[We are sending daily posts from Kampala, Uganda, during the week-long Keystone Symposia meeting, 'Malaria: From Innovation to Eradication', organized in collaboration with MESA. Additional funding was given by The Bill & Melinda Gates Foundation and the US NIH/NAIAD. This blog was posted simultaneously on ISGlobal's blog, the Malaria World website, and the MESA website]
The Keystone Symposium meeting “Malaria: from Innovation to Eradication” in Uganda has kicked off with the pre-meeting workshop for Global Scholar Awardees
Pre-Meeting Workshop for Global Scholars Shines the Spotlight on Surveillance
The Keystone Symposium meeting “Malaria: from Innovation to Eradication” in Uganda has kicked off with the pre-meeting workshop for Global Scholar Awardees, funded by the Bill & Melinda Gates Foundation. The workshop was organized to welcome and congratulate the 55 researchers from affected-countries selected for a travel award, plus the 40 scientists from Uganda that also received support to attend the conference.
Attendees to the Global Health Travel Award Pre-Meeting Workshop
Although the three workshop lectures covered very different topics, they all had one common denominator: surveillance.
The first talk by Moses Kamya (Makerere University School of Medicine, Uganda) introduced current malaria surveillance methods and metrics, and their use for measuring the impact of interventions, with examples from Uganda. He pointed out strengths and weaknesses of the various metrics. For example, parasite prevalence will vary according to the population sampled and the method of detection used (PCR being able to detect sub-microscopic parasitemia). Test positivity rates will vary depending on who seek care in the health clinics and the frequency of fever caused by other agents. He showed how these metrics have allowed evaluation of the impact of indoor residual spraying (IRS) in Nagongera, Uganda, where a dramatic reduction in symptomatic malaria was observed, but the reservoir of parasitemia, as measured by PCR, remained high.
Krijn Paaijmans: "The take home message is that mosquito control is difficult and complex and can only be achieved with adequate and regular surveillance. The entomologists should take more responsibilities"
Krijn Paaijmans (Barcelona Institute for Global Health, Spain) talked about the major contribution of effective vector control interventions (long lasting insecticidal nets (LLINNs) and IRS) in decreasing malaria prevalence worldwide. On insecticide resistance, he presented data from Southern Mozambique, where currently only 15% of mosquitoes die when exposed to pyrethroids as compared to 100% in 2002.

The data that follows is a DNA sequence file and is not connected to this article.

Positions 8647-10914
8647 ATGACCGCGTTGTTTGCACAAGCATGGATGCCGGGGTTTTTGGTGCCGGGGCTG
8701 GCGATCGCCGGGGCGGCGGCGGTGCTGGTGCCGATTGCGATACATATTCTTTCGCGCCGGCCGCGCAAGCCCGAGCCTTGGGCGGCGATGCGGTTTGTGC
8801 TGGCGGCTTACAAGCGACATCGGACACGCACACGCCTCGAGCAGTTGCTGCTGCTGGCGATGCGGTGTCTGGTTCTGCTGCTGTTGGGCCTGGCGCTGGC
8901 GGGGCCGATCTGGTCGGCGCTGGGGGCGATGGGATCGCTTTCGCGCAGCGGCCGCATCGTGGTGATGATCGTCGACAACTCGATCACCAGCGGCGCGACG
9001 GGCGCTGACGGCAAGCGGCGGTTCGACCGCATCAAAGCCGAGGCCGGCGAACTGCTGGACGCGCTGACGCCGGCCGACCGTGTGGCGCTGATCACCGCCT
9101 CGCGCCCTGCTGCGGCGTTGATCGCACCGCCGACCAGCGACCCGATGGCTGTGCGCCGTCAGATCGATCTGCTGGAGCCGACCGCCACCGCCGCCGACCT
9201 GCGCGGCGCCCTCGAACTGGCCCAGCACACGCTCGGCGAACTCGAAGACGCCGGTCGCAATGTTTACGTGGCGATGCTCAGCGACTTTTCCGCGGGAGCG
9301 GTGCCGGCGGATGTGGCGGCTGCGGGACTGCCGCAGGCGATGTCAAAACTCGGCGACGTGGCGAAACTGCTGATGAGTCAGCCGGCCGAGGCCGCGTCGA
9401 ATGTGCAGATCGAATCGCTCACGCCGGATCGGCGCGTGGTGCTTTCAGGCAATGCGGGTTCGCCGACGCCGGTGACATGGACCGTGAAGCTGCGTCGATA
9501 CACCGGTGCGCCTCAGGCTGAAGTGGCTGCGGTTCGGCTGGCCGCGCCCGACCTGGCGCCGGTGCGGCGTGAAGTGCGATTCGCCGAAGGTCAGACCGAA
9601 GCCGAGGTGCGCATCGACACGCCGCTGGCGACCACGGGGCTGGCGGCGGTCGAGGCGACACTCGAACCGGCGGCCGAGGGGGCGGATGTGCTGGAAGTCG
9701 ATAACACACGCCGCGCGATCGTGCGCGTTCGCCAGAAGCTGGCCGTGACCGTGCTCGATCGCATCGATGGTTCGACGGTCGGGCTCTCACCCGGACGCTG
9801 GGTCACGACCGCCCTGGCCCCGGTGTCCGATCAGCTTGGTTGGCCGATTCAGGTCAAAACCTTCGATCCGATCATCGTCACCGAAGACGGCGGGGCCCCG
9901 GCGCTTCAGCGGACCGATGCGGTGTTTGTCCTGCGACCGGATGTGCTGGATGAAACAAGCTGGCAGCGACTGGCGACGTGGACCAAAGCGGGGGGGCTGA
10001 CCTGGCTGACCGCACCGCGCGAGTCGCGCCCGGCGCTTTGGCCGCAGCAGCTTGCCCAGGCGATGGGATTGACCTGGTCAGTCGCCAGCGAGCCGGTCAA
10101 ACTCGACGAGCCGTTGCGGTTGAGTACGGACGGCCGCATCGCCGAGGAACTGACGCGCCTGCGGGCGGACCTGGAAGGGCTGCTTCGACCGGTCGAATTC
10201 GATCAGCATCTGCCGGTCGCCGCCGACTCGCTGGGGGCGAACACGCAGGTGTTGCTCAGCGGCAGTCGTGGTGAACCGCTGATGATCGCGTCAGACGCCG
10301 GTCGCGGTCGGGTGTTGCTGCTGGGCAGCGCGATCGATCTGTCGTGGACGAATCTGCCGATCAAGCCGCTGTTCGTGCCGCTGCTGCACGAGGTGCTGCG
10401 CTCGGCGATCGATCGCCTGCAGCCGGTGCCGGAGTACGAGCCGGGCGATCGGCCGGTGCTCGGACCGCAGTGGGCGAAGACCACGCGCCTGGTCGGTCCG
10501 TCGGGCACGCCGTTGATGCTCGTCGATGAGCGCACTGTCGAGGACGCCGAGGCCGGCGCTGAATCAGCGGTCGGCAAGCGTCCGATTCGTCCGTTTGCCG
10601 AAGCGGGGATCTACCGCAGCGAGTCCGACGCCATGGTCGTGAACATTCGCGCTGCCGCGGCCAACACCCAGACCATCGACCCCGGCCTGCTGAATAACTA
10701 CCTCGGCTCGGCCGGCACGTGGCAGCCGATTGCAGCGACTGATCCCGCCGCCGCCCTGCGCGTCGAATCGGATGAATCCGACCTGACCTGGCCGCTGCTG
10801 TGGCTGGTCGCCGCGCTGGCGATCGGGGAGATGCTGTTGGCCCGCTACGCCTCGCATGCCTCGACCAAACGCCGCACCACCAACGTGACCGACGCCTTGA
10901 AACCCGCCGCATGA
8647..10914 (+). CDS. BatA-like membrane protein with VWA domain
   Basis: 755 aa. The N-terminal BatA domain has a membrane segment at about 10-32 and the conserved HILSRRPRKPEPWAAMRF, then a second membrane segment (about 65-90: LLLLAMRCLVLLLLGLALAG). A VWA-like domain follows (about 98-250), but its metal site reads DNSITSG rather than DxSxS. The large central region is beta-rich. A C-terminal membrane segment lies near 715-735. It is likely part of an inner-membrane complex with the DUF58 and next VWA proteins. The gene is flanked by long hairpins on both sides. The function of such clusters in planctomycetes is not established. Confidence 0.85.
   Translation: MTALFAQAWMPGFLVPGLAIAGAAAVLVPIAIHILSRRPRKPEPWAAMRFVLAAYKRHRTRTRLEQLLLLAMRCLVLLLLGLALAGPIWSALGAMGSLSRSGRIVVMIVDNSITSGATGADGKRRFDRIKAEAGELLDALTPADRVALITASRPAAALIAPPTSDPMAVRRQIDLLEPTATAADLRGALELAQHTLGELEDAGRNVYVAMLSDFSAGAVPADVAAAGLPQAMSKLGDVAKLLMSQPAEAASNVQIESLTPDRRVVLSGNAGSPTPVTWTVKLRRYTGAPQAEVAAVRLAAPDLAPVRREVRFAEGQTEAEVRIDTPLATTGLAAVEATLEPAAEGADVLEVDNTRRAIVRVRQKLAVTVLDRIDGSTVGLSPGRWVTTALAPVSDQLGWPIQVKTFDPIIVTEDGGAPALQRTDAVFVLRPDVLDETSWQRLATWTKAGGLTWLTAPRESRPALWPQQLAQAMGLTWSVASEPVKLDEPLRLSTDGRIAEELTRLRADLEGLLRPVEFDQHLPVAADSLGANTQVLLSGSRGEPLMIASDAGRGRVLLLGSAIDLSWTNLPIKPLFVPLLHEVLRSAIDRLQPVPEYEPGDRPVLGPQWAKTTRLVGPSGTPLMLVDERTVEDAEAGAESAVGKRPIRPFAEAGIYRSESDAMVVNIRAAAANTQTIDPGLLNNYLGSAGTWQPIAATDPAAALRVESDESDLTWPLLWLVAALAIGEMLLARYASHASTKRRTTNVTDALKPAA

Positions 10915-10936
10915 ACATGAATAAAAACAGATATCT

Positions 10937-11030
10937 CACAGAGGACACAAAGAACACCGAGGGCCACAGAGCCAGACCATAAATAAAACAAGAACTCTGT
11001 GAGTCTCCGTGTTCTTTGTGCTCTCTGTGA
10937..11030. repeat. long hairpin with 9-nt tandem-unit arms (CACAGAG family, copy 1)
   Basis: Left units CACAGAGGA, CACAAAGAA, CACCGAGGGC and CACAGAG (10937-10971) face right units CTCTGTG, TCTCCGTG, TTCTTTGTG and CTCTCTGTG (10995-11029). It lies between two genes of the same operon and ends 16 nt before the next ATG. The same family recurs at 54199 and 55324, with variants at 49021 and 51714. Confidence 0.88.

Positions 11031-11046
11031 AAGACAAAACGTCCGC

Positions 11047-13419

He talked about residual malaria transmission, defined as persistence of transmission despite high coverage and quality of vector control measures and how it can be explained by the variety of vectors as well as changes in when, where and on whom the mosquito feeds, as well as changes in human behaviour. For example, mosquitoes biting early in the evening, or feeding or resting outside houses, or feeding on animals may help maintain transmission despite high IRS and LLIN coverage. To capture these trends and decide what tools to use, adequate and regular entomological surveillance is key.
Professor Kamya lecturing on surveillance methods at the Global Health Travel Award Pre-Meeting Workshop
Sarah Volkman (Harvard T.H. Chan School of Public Health, USA) explained how genetics helps us understand malaria and can contribute to surveillance. She gave an overview of genetic markers and approaches used to identify drug resistant loci. Molecular barcoding of parasites, using genes that express major and minor alleles, is a very useful tool to fingerprint parasites. It can help infer changes in transmission dynamics and predict what will happen in case of transmission reduction and rebounds.
Welcome mixer at 'Malaria: From Innovation to Eradication' in Kampala, Uganda
For example, as malaria transmission decreases, evidence from barcoding studies indicates that there is an increase in co-transmission of parasites (two different parasite types being transmitted by the same mosquito). It can also help assess the impact of interventions, such as LLINs (where all parasite types are expected to be affected), vaccines, or mass drug administration (where a few types may become predominant). Barcoding is also helping track parasites in space and time, and investigate the source of new infections and outbreaks, as well as of asymptomatic infections.
Each one of the lectures generated a great number of questions and discussion with the participants, which is one of the aims of the workshop.
Related blog posts
Day 2. Tackling the Asymptomatic Reservoir to Achieve Malaria Elimination: the If, the Why and the How
Day 3. Tailored Interventions not “Prêt-a-Porter” for Malaria Elimination